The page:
Any type of prolonged mental or emotional stress your Samoyed is exposed to can influence fur-loss. The effects of stress can cause your dog’s natural defensive mechanism to increase, causing an influx in abnormal shedding.

If you’re worried about the health of your Samoyed, seek a trusted veterinarian to discuss further.

Tips for Shedding Season – Keep Your House From Being a Mess

Before shedding season hits, it never hurts to learn as many tips as possible- that way, you’ll not only keep your house from being a mess, but your pooch will be happy too!

1. Brush Daily

The best way to maintain your dog’s frequent shedding is by brushing their coat every day (or every second day.) Not only will this aid in lowering the fur pile, but it can relieve your Samoyeds mental stress, which shedding can impact.

2. If Possible, Brush Outside

Brushing your dog’s fur outside (if possible) can keep your house from becoming a fluffy mess! It’ll avoid unnecessary fluff from sticking to your furniture, and lower the levels of fur sticking to your carpet.

3. Hair Remover

Hair remover tools are magnificent in saving time; it usually would take to brush your dog’s fur. Grooming devices such as the FURminator Tool, FurVac Dog Hair Vacuum, and similar accessories also work magnificently in keeping your home clean!

4. Vacuum Frequently

A no-brainer, vacuuming your house regularly will be required of you during shedding season- unless you’re happy with fur-balls invading your space! Whatever you choose, shedding is inevitable with Samoyeds; thus- vacuuming is a necessity either way.

5. Bathing Helps

Bathing during the early stages of your Samoyeds shedding cycle aids in loosening their fur and preparing it to slide right off (while in the bath.)

How to Brush Effectively?

Learning how to brush effectively is easy once you get the hang of it. If it’s your first time, expect your dog to be cautious and wary of the devices you use on him. He may be scared or anxious at first, but over time- he’ll become accustomed to it, and he’ll thank you for your assistance. (In his own doggy way).

Here is a list of ways you can brush your Samoyed effectively:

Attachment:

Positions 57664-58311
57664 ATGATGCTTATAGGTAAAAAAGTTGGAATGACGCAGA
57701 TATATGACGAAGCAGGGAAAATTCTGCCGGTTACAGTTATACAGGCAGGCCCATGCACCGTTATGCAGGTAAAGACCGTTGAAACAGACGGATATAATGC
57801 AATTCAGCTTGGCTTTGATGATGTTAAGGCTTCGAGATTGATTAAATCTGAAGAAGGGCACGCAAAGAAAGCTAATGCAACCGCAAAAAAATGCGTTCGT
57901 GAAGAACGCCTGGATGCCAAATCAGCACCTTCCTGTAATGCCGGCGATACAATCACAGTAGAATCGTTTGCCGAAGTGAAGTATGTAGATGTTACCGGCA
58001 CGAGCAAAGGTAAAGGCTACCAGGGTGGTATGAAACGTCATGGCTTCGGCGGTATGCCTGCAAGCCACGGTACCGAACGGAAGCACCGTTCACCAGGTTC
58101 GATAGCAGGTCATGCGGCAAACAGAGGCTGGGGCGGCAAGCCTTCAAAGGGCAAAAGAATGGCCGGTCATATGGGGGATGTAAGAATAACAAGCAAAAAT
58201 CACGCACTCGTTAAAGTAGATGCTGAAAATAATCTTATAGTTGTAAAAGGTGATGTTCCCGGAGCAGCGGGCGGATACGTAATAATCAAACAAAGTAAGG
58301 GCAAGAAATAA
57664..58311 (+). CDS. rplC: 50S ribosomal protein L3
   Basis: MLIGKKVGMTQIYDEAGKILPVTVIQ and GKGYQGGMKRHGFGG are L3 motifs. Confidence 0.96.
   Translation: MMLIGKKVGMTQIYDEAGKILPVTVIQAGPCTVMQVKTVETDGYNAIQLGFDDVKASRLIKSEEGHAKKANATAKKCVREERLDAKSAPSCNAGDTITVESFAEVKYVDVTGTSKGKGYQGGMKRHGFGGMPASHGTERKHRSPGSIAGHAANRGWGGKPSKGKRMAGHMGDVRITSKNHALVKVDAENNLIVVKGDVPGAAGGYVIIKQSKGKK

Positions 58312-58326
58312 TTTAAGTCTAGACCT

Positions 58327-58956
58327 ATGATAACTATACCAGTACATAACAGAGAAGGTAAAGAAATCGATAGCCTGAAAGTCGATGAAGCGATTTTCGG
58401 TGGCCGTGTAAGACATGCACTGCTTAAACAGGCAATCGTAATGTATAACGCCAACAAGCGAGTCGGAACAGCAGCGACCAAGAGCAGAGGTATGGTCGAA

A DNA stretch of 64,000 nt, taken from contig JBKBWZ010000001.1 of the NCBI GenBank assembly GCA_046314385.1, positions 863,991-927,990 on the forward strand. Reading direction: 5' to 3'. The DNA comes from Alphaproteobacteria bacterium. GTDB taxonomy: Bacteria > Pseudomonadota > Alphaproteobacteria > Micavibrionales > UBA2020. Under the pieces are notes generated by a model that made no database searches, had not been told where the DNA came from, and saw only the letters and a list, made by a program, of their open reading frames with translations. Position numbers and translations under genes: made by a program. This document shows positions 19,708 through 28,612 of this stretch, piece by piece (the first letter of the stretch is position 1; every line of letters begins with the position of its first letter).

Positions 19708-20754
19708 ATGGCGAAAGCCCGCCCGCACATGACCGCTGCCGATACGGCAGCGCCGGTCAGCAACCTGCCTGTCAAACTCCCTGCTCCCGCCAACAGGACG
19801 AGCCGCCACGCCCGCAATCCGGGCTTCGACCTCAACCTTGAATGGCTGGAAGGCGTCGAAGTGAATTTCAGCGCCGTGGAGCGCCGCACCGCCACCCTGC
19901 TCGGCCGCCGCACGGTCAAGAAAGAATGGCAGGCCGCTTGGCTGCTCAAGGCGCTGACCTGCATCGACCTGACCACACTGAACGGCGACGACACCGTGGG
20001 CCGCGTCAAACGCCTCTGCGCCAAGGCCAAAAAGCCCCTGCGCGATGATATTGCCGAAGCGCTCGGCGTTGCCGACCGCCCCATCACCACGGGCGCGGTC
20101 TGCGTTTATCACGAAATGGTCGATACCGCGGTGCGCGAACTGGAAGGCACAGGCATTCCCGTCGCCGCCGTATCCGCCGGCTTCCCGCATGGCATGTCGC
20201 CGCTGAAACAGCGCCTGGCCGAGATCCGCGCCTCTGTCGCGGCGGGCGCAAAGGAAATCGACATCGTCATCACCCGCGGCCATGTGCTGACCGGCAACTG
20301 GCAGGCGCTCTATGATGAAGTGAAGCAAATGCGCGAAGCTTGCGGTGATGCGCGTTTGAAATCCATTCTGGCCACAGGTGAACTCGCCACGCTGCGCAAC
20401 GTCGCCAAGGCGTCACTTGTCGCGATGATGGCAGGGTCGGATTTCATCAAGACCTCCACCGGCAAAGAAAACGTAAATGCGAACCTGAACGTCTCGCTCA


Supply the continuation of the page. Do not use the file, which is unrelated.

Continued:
• Start from the top of their head, moving down their body, and repeat
  • Check for sores, bruises, or bumps on their body before using a sharp-tooth brush
  • Be gentle, especially around their ears making sure not to pull their tiny ear-hairs
  • Brush everywhere on their body, including their forelegs and tail
  • Go softer on the brushing when around their rear-end (some dogs are more sensitive around that area)
  • Have your dog lay down so you can brush their fur in every direction

Other things you can do when aiming to brush your Samoyed effectively is cleaning them outside, or laying on top of a newspaper.

Bathing them beforehand, or switching up the hair remover tools you use depending on their tolerance.

Taking Care of Your Samoyed’s Coat

Taking care of your Samoyed’s coat doesn’t need to be a hard or strenuous duty; in fact- it can become quite easy once you form a familiar routine that’s easy to follow.

The best way to care for your Samoyed’s coat is by:

  • Brushing it once a week (during off-season) and daily during shedding season
  • Trimming his coat if it becomes too long
  • Maintaining your dog on a well-balanced diet
  • Using dog-safe shampoos, avoiding harsh chemicals
  • Regular exercise can aid in a healthy pooch which overall assists in a healthy coat

Grooming for a Samoyed

Like all dogs, grooming routines are essential- and a Samoyed is no exception. Regular grooming aid in reducing diseases, can promote a healthy lifestyle, and keep your pets pain free!

For the coat, brush once a week during warm seasons and daily during cold seasons. This will keep their fur healthy and assist in having a dust-free environment.

Here are some additional things you can implement into your Samoyed’s grooming routine:

  • Brushing the teeth
  • Cutting nail beds
  • Trimming his coat (if required)
  • Cleaning the ears (if needed)
  • Wiping of tear ducts (if needed)
  • Bathing every-so-often